Are the chickens coming home to roost?
The time when Hong Kong received thousands of Vietnamese asylum seekers may still be a vivid memory for some, though it is probably fading for most others. As indicated in the article below, it is true that a concerted response by the government helped to avert a greater crisis.
Yet it is often forgotten that the response was humanitarian at first, though later transformed to mark the extraneousness of unwelcome arrivals from law-abiding Hong Kong society. The camps became places of vice and lawlessness under Hong Kong’s watch. Their depiction as such was never delete from public discourse affecting policy to this day.
The present reality suggested in the article below of government-engineered hostility towards asylum seekers finds its roots in the Vietnamese era. We no longer have camps, but refugee slums have assuming the same function. The self-serving demonization of asylum seekers who take up Hong Kong’s offer of asylum continues.
As it was the case back then, asylum seekers are legally marginalized, confined in spaces of immiseration that challenge their survival. They are portrayed as abusive, criminally-minded economic migrants with little though to the reason why such survival strategies are adopted today as they were back then.
It is reproachable that at times persons whose opinions might be esteemed, and should thus carefully word and base statements on facts, cast judgments that verge on xenophobic intolerance, contrary to the best interest of Hong Kong. As a commentator in a local newspaper recently observed, “We often say we want to be a world Asian city, but we behave like a village”.
One example is Mr. Fung Keung’s op-ed published on 8 October in the China Daily, which contains several mistakes to say the least.
First, a rise of arrested asylum seekers from 683 to 904 in a three-year span is hardly indicative of a crime surge when contemporaneously asylum applications increased several folds to over 10,000. Comparatively, it could be argued that the crime rate among asylum seekers has decreased over the period, and indeed is quite low given that many work to support themselves. It is notorious that welfare assistance for asylum seekers is insufficient to make ends meet.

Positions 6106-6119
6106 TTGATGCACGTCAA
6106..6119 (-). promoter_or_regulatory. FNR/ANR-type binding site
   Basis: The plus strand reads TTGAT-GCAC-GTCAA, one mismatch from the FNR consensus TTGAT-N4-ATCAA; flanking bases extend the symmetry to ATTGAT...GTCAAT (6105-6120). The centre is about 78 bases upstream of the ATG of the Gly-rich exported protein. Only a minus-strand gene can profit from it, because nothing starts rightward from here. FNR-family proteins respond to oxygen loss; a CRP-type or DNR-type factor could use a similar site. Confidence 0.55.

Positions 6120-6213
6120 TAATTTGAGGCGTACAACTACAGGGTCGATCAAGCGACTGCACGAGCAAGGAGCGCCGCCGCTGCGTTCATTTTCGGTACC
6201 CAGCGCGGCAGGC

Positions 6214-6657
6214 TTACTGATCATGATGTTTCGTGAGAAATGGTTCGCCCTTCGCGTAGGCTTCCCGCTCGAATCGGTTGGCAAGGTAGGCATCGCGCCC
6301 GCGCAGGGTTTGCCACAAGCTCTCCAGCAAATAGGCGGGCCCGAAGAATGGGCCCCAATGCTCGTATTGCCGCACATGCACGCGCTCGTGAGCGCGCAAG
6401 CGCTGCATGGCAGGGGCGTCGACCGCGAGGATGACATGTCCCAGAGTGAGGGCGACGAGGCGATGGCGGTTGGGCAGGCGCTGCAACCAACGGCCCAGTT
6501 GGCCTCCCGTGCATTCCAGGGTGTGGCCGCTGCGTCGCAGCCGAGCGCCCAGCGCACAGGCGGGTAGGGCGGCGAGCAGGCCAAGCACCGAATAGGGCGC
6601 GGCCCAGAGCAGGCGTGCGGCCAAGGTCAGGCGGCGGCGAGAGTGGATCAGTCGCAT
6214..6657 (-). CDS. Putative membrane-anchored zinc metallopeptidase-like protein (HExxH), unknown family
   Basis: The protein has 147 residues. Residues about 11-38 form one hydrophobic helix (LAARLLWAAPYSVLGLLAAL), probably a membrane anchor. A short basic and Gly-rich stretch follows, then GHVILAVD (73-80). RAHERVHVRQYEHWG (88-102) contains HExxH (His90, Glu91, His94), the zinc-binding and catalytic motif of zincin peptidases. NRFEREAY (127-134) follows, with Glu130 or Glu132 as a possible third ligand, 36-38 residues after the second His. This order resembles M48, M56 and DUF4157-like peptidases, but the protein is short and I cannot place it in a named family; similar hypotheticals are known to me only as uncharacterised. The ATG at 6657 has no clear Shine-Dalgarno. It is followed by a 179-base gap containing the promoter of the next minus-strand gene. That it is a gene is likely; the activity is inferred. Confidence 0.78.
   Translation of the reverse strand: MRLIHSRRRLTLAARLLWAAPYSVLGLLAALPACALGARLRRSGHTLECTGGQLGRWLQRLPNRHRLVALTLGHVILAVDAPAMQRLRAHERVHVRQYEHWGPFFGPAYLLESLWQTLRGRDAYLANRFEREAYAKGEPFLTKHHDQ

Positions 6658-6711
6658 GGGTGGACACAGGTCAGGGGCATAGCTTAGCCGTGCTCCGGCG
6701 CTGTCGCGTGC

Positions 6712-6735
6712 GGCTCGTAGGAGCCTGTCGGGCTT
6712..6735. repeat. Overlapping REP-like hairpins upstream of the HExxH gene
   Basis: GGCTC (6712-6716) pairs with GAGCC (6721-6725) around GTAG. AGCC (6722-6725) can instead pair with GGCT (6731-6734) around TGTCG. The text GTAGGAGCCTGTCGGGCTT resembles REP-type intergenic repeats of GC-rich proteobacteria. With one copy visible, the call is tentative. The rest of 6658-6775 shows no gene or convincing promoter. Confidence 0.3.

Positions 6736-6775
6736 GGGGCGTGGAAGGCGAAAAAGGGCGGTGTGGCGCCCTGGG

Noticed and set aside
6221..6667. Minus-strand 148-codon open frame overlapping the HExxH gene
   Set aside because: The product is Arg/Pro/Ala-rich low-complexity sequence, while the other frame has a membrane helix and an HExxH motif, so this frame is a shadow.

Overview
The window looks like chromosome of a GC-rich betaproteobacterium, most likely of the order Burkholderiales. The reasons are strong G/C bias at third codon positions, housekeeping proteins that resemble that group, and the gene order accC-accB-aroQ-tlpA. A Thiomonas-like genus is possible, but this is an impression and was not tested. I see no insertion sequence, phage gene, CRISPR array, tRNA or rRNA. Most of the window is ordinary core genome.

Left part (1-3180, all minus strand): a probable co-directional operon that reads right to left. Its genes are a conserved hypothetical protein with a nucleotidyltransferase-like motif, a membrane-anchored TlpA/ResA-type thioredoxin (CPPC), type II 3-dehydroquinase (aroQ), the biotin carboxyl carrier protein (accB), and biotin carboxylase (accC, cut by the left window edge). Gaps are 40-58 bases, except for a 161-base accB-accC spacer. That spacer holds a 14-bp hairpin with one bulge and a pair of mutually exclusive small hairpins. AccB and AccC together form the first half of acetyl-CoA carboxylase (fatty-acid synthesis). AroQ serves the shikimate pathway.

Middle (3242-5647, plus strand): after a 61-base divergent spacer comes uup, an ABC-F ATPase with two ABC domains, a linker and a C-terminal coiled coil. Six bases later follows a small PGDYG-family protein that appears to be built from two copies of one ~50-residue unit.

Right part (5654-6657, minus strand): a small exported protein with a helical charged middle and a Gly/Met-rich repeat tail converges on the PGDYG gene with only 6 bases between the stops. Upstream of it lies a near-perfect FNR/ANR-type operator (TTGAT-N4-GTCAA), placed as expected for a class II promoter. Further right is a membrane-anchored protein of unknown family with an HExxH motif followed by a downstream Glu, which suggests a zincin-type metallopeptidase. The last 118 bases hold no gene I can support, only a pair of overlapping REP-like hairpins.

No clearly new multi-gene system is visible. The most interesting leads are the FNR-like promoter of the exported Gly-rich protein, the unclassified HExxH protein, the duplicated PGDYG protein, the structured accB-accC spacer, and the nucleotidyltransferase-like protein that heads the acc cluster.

Second, that asylum seekers are arrested for crimes other than working illegally to a larger extent than before may not necessary show that asylum seekers are turning to violence. Rather it may be dependent on which crimes and who is policed in society, and related priorities of law enforcement.
Third, Fung hints that the victims “are believed to be Hong Kong citizens” and asylum seekers should not be accepted in Hong Kong because the city owes them nothing. Rather asylum seekers, when compared to Singapore, make Hong Kong dirty and unsafe, hurting citizens who would otherwise live in a peaceful environment.
Overlooking for a moment international and domestic legal obligations towards refugees, Vision First queries, does Fung really think that local citizens do not commit crimes? Who does Fung think are the employers and recruiters of asylum seekers? Who does Fung believe are the people whose behavior is learnt and with whom connections are made in local prisons by asylum seekers? Perhaps an overview of police charts would have helped Fung formulate more accurate opinions.
Fourth, it is arguable that asylum seekers borrow money from their smugglers, leaving them no choice but to commit crimes to repay such debts. This would certainly be a situation akin to trafficking, in which case Fung should be concerned of Hong Kong responsibilities in setting up a policy framework that tolerates such circumstances. In reality, research supports conclusions quite opposite to Fung’s intolerant views. Vision First would certainly appreciate if Fung agreed to disclose the research he conducted to ground such opinions. A rapid search online did not produce satisfactory results.
Fifth, Fung argues that it is “common sense” that “tells us that religious and political persecution in these countries is extremely rare”. Vision First cannot but query if the same “common sense” is used by immigration officers and adjudicator when screening asylum seekers. The increasing number of rejections being quashed by court judges, often for failure to fully appraise country of origin information, would certainly call for a revision of such unhelpful “common sense”.